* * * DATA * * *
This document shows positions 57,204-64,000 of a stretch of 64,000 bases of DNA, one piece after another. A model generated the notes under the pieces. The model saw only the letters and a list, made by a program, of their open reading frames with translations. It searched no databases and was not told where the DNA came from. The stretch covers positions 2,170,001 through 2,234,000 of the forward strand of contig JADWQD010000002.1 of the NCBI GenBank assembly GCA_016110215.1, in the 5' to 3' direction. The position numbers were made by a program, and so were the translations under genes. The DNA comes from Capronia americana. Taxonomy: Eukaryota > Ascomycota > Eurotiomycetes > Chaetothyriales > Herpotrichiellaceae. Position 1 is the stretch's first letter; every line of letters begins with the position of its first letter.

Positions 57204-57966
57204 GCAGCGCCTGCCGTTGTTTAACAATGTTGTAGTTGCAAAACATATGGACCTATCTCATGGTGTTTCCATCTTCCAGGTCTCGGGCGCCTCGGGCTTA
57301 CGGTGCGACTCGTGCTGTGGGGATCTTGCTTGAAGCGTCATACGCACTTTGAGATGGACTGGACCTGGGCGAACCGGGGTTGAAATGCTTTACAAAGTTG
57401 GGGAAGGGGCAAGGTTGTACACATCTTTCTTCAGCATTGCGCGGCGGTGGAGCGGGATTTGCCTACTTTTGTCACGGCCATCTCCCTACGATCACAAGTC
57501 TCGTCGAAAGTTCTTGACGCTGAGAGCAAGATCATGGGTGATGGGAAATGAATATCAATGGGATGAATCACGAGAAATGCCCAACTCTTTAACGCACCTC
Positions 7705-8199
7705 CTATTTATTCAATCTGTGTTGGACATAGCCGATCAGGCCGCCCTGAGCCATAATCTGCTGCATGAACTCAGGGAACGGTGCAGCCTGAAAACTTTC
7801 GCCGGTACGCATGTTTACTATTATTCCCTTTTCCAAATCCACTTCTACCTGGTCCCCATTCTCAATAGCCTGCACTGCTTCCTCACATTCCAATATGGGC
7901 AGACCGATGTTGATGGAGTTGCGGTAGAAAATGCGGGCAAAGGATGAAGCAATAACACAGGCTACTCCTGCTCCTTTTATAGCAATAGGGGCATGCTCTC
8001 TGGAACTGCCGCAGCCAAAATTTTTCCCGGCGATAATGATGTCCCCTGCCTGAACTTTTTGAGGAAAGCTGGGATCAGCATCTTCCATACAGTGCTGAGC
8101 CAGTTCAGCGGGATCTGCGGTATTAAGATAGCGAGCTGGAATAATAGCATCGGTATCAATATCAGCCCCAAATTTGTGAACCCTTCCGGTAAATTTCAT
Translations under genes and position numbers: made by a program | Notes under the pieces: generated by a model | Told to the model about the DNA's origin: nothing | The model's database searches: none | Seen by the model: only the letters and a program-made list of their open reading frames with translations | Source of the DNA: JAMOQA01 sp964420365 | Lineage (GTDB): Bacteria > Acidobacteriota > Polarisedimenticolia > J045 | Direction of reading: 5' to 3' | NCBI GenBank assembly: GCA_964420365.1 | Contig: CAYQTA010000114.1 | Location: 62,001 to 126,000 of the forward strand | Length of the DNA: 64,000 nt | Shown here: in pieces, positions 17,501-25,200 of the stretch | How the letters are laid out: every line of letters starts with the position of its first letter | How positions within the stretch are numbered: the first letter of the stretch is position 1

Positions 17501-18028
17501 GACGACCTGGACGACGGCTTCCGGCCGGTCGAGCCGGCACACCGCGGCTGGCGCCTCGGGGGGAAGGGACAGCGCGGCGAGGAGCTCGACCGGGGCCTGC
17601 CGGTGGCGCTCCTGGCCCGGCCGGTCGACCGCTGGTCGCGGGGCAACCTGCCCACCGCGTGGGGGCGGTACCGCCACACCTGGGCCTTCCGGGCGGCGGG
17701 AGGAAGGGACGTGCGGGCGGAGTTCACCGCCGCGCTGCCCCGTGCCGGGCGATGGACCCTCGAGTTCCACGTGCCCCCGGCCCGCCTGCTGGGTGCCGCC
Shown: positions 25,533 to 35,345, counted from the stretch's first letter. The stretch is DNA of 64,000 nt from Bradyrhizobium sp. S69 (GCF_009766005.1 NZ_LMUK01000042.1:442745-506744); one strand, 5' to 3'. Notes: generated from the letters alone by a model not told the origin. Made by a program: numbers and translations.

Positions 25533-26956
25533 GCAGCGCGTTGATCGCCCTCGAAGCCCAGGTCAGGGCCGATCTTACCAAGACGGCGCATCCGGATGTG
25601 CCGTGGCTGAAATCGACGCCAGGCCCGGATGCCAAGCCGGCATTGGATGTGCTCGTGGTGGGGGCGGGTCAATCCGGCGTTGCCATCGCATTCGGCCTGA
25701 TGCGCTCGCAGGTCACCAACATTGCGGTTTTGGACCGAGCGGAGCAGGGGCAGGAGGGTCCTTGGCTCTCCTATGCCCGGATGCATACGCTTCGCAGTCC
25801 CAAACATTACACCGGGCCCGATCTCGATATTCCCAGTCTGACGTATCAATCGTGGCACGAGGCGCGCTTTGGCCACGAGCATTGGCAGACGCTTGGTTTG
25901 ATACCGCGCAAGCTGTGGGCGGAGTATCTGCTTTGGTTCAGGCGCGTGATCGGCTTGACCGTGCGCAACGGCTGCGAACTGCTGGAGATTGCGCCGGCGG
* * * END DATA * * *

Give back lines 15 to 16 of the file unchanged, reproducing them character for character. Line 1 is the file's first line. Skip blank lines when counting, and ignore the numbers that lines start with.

17501 GACGACCTGGACGACGGCTTCCGGCCGGTCGAGCCGGCACACCGCGGCTGGCGCCTCGGGGGGAAGGGACAGCGCGGCGAGGAGCTCGACCGGGGCCTGC
17601 CGGTGGCGCTCCTGGCCCGGCCGGTCGACCGCTGGTCGCGGGGCAACCTGCCCACCGCGTGGGGGCGGTACCGCCACACCTGGGCCTTCCGGGCGGCGGG